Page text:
Scott G. Stephenson -- Chairman, President, and Chief Executive Officer

Yeah. Thanks, Gary. Well, maybe to your second question first. We do feel very good about the shape of our business, where we sit in the flow of what is happening in the business world. One of the most important things happening in the economy is businesses becoming the better more analytic digital version of themselves. And that is fundamentally what is in and around and underneath our business and that we enjoy these tremendous relationships with our customers founded upon trust and some really, really valuable and distinctive solutions. That's our business. And the environment in which we're doing our work, obviously, the pandemic has had an effect as it did on everybody. But over longer periods of time, there are these very constructive trends. And so that's kind of fundamentally our growth story. Against that, our customers look to us to be there, their fill in the blank tech partner. There are -- in every one of the verticals we serve, there's a fill in the blank tech, InsurTech, FinTech, energy tech. There's a list of players like that as long as both of your arms. Our customers expect us to be providing innovation. That is one of the reasons why they lean into the relationship with us in the first place. So, I think the nature of your question, Gary, was like this investment into that solution and what is the effect of that in terms of our growth. We pay attention to that. It would probably surprise you to know the relatively modest size of investment opportunities that all the way to the office of the CEO we're looking at, because it's the lifeblood of our business.

And so, we do -- we are resolving things down to the level of the individual solution, and we pay attention to how they're doing. And we make decisions about should we put more in because it looks very promising, should we pull back from it because it appears not to be gaining steam. We're doing that all the time. That is what we do on a moment-to-moment basis. But when you talk about vitality, you really -- you have to take it holistically, because as we said earlier in this call, by count of corporate entity, in the insurance industry, the most rapidly growing segment are the insuretechs, the new players. And I take such comfort in the fact that they show up with a clean sheet of paper. And they're rethinking everything. How are we going to build, an insurance business? And they seem so consistently to want to standardize on all of our solutions. That's vitality. Now, they're adopting solutions that we -- in some cases, that we created years ago. But they're buying into them, because they remain right at the leading edge. I mean, they're very insistent that everything be cloud-native, tech-forward. They just -- they're not even going to look at you, if you're not that way. So I would just encourage you to understand vitality means a lot of things. It means the infusion of value into a solution that has been around for a long period of time as well as the new solution. Its new customers as well as existing customers, but there's no question if you pop all the way to the top of the organization and ask the question, look at that top line rate of organic revenue growth. One of the most powerful things that drives, our growth is the adoption of solutions, whether it's a new solution by an existing customer or an existing but enhanced solution by a new customer. And the investing that we do in innovation is in support of all that. Mark, do you want to add something?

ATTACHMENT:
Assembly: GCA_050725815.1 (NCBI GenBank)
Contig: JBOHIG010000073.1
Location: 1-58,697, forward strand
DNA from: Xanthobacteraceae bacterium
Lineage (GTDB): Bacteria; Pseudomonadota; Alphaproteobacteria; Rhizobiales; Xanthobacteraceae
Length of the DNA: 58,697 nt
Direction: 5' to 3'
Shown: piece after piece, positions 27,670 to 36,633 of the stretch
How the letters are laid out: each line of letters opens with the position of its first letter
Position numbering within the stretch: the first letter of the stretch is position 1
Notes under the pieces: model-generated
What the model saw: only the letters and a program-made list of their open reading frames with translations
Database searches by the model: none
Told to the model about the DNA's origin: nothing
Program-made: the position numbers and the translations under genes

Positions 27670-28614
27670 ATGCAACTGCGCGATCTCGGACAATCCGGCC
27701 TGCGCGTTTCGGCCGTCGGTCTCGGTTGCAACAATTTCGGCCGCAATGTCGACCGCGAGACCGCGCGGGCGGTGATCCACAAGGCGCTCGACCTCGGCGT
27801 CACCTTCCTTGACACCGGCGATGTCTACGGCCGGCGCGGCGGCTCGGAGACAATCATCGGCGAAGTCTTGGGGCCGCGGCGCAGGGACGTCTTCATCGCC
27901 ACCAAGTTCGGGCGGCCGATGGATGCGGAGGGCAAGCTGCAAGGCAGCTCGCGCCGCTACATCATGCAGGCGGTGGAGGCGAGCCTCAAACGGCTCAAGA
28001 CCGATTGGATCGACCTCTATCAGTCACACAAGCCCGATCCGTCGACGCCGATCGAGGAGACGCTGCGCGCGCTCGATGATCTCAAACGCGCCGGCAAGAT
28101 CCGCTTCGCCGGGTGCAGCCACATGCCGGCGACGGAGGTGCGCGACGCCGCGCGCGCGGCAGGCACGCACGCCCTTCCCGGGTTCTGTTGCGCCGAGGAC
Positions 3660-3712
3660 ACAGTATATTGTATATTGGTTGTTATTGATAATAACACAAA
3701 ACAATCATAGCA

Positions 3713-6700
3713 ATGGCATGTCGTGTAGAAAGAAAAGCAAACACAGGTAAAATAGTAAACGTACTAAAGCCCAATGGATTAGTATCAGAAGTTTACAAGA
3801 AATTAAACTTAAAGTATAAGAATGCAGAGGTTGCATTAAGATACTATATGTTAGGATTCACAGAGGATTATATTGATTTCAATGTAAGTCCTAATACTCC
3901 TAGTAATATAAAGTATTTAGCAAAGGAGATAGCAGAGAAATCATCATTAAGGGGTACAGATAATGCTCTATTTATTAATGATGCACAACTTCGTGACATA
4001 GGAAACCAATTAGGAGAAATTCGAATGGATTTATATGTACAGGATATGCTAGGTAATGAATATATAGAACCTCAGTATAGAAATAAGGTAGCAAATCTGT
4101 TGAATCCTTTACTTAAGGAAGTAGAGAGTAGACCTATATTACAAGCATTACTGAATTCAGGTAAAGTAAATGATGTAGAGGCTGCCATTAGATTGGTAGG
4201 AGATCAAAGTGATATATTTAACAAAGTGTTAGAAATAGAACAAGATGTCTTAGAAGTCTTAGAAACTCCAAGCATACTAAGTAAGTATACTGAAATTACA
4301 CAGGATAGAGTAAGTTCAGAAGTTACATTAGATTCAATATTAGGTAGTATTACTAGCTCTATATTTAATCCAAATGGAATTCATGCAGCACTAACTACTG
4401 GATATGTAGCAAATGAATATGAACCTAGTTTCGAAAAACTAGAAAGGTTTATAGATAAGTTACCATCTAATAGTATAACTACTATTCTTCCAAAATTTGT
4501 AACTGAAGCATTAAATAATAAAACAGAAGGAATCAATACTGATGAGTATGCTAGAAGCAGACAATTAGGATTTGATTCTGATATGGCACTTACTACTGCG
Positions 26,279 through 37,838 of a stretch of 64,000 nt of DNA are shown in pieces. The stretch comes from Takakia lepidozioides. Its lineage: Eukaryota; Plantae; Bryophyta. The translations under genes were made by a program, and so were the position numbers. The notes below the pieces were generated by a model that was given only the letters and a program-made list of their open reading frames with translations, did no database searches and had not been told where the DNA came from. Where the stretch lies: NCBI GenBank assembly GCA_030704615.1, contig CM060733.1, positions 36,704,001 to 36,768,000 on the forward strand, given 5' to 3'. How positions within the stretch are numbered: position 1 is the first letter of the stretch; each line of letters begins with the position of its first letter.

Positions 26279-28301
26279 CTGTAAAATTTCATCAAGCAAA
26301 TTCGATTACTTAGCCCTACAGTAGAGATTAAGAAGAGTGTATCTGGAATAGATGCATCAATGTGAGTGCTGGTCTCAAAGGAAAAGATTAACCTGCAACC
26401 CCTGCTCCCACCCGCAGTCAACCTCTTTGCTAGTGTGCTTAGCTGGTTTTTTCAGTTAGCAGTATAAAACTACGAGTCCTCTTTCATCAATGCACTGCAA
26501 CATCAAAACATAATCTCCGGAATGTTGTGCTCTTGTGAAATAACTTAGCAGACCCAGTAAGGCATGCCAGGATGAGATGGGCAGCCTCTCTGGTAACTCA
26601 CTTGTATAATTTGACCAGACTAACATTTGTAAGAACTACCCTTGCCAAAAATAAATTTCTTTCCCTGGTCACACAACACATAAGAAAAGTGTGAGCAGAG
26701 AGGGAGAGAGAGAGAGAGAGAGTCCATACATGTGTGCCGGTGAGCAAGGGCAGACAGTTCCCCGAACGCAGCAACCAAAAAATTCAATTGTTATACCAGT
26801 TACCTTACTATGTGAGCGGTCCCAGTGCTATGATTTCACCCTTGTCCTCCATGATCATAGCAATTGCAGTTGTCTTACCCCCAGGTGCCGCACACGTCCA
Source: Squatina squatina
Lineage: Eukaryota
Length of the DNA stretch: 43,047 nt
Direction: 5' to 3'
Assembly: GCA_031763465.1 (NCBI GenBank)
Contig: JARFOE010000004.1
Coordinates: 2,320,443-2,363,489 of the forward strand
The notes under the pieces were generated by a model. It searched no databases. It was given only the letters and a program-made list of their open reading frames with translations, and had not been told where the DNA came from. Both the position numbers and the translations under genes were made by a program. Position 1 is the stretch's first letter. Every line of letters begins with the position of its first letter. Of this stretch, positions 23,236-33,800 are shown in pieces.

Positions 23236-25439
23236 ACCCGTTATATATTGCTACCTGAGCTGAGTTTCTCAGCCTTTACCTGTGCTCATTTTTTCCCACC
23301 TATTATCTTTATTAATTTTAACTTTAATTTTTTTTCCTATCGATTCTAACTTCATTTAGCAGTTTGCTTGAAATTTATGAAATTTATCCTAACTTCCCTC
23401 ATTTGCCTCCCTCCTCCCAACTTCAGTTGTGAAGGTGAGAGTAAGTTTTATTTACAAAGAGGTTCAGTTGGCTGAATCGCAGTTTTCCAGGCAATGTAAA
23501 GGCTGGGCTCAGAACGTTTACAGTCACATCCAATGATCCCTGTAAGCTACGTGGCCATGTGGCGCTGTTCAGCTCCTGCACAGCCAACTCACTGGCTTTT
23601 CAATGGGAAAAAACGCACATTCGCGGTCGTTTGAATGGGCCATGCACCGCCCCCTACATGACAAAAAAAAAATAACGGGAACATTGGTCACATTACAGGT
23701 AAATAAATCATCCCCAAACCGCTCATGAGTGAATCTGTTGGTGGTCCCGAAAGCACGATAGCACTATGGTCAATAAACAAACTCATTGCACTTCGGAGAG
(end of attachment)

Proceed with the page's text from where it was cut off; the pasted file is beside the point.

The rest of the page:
Mark V. Anquillare -- Chief Operating Officer and Group President

Yeah. Just maybe to provide a good example of everything Scott described. I think one of the big success stories is really inside of what is our underwriting and rating ISO business. We continue to have a very big business focused on what we refer as loss cost rules and forms. And we have been growing kind of an inflationary way, because we've been very thoughtful with our customers. The growth that we've seen, that has increased over the last several years is because of that innovation, investment and kind of bundling things for these insurtechs and others. So I just wanted to reform and maybe provide tangible form evidence to that.

Gary Bisbee -- Bank of America -- Analyst

Great. And then just a quick follow-up for Lee, Margins, you did a nice job keeping the majority of the pandemic benefit from the prior year in this year's quarter. What cause -- I guess travel is one probably that hasn't come back. But what other cause may not have fully normalized and sort of -- is this a good rule of thumb going forward? Or would you expect that more of the costs that came out last year likely will come back in, in the next quarter? Thank you.

Scott G. Stephenson -- Chairman, President, and Chief Executive Officer